Wednesday, August 16, 2023

Soreness after a workout; what does it mean...or not mean?

I had a client today ask me about soreness after workouts: Why does it happen? Is it okay? Am I getting a good workout even if I’m not sore? Those are all GREAT questions!

Some people are extremely sore when they first start to work out or try something new (like hard to sit down and get back up out of their chair kind of sore). This soreness is called delayed onset muscle soreness or DOMS. This is typically caused by tiny tears in the muscle fibers from overloading the muscles during your workouts (totally normal and actually what you want to gain muscle and strength!). You might experience soreness 24 to 48 hours after a workout in which you did a new exercise or increased the weight that you lifted.

Even if you are a seasoned exercise buff, you may still experience soreness the day or two after a workout in which you did something different (a different move, more reps, etc.) or when you go up in weight as you get stronger.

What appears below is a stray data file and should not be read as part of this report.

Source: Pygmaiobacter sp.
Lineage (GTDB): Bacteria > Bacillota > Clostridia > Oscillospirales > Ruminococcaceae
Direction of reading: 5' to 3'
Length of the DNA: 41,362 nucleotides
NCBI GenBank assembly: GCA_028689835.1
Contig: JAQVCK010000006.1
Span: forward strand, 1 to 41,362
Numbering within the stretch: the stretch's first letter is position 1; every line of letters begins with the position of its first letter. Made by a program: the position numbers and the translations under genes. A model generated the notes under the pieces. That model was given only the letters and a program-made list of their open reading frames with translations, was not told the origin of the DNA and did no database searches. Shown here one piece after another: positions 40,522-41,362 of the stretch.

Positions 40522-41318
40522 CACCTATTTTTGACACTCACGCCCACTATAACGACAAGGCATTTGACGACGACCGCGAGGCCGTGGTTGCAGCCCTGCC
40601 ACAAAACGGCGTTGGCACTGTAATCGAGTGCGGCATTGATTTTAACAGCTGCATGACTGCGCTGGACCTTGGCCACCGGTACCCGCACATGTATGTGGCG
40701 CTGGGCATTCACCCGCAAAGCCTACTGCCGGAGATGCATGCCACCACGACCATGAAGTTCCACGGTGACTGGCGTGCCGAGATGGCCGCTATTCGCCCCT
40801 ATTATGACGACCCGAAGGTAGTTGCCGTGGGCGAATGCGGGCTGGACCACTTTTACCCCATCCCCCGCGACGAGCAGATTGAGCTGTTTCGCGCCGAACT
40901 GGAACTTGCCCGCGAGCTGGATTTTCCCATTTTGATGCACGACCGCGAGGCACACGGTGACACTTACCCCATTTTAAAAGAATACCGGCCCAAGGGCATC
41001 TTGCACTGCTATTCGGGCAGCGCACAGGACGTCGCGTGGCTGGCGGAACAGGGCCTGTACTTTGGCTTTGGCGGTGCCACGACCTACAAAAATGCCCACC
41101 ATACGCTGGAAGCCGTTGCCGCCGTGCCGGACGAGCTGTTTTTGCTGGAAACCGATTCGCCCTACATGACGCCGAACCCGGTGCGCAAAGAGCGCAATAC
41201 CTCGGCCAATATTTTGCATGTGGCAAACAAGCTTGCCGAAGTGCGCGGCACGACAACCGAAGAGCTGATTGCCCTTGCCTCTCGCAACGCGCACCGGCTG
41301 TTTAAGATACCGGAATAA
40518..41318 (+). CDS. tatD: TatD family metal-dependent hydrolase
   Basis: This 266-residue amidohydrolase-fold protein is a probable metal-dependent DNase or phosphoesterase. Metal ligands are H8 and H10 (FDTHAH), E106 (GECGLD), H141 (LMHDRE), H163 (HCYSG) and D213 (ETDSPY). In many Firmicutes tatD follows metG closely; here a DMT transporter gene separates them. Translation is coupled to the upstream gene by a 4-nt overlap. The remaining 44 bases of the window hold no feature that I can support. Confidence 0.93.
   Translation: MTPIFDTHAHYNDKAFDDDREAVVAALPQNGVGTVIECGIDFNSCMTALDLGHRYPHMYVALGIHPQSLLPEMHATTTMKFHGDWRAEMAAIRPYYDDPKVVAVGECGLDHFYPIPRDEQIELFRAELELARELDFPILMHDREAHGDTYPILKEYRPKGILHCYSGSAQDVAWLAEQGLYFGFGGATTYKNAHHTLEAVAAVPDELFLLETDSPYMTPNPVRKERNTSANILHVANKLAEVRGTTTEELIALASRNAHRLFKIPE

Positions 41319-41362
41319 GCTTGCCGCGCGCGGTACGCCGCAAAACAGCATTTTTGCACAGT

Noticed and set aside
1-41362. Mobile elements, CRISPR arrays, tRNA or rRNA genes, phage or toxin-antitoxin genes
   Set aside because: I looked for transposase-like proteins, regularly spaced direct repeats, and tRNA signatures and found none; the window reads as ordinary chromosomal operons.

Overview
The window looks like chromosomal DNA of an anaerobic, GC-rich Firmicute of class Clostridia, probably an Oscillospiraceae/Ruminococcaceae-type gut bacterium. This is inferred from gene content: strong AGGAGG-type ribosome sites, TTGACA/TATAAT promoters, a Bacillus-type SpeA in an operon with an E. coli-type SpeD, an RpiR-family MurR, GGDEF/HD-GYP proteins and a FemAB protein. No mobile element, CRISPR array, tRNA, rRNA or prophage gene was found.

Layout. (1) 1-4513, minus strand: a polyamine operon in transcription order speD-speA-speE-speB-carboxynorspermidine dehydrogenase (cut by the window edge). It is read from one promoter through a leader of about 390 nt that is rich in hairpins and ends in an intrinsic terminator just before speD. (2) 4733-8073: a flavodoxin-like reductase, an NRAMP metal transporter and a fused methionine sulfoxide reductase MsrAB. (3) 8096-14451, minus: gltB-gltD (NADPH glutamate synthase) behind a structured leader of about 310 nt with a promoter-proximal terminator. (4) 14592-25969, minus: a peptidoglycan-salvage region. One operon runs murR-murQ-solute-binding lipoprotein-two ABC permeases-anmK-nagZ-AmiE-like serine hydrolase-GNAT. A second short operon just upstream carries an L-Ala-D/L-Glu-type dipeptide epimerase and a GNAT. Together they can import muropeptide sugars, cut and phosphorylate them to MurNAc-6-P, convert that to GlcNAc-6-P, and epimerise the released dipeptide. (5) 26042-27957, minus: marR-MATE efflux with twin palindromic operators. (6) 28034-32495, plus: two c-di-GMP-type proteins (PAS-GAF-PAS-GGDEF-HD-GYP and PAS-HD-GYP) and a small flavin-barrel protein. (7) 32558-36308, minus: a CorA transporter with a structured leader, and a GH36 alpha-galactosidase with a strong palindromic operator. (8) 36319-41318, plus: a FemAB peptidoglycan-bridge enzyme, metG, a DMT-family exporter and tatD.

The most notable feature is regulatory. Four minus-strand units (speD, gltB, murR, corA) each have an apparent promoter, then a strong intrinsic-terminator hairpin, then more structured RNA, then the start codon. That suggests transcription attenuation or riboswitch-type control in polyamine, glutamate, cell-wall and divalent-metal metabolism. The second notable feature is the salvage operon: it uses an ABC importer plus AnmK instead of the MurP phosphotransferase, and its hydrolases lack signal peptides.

Although many people view muscle soreness as an indicator of how hard they worked during their last workout, it is not always the best measure. Varying your work outs, increasing your weight, lifting to fatigue and trying new ways to move the body all great ways to make sure you are getting a good workout...with or without soreness.

To prevent soreness or to alleviate sore, tight muscles try the following:
  • Stretch all major muscle groups after your workout
  • Apply heat to the sore area...heat, hot water or heating pads, rush blood to the warm area to help heal muscles
  • Move it...doing light cardio exercise will increase blood flow and your muscles should relax a bit. Sitting on your behind will only make your recovery longer and your muscles tighter.
  • Drink lots of water!

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